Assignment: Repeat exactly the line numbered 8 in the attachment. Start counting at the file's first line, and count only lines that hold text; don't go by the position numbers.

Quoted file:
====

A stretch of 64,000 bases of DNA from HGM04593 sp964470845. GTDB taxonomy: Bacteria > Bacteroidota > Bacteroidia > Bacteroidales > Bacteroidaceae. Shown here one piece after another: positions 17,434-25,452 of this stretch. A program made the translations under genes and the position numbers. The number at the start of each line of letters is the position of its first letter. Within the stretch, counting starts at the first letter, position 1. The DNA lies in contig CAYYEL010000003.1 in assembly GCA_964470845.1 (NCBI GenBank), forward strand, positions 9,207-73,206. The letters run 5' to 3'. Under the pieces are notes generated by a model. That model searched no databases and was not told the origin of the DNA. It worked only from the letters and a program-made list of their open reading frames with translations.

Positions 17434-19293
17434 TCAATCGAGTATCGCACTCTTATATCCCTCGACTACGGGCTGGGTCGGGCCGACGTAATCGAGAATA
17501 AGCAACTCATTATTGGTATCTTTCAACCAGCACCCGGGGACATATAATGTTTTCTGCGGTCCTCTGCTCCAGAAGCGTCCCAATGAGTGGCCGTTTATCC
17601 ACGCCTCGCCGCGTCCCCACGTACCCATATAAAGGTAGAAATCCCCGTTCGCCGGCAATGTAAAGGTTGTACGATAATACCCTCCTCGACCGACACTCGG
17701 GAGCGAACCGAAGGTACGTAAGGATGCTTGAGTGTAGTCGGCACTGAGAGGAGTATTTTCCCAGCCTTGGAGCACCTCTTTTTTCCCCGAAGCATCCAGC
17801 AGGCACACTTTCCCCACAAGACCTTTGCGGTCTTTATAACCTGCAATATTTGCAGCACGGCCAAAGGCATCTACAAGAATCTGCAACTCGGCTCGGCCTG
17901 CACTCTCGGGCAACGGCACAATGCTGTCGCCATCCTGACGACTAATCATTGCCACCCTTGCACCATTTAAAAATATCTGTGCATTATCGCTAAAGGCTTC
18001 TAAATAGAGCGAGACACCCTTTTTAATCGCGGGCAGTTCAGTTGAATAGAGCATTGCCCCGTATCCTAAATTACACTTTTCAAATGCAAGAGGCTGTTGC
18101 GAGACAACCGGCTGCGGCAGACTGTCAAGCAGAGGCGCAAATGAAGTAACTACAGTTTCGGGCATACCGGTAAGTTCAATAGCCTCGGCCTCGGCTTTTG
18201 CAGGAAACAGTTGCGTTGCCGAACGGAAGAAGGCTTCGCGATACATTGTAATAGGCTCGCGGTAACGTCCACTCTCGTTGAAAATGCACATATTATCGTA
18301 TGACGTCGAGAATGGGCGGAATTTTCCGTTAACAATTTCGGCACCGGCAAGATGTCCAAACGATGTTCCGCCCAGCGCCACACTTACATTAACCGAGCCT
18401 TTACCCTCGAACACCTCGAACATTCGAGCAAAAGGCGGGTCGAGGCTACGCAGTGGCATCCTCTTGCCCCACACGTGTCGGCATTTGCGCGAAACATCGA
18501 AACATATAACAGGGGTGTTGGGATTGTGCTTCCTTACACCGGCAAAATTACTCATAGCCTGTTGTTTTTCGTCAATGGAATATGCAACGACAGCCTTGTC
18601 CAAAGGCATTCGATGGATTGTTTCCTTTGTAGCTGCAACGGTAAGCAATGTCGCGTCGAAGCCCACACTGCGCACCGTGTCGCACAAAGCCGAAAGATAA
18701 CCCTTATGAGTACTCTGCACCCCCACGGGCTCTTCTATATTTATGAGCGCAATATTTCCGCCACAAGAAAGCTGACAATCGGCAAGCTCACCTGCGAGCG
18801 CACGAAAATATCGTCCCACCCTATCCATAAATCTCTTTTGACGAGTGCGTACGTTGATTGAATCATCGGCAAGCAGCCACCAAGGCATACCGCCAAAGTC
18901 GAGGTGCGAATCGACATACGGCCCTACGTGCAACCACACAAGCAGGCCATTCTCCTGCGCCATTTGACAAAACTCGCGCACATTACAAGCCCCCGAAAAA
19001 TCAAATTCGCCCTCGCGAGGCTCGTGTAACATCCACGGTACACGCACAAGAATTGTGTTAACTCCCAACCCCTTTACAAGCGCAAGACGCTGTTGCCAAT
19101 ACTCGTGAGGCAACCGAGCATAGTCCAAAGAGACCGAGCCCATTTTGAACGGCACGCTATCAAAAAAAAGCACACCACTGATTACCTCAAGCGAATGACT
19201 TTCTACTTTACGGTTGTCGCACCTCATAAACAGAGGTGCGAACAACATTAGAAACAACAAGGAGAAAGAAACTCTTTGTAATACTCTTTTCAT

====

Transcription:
17901 CACTCTCGGGCAACGGCACAATGCTGTCGCCATCCTGACGACTAATCATTGCCACCCTTGCACCATTTAAAAATATCTGTGCATTATCGCTAAAGGCTTC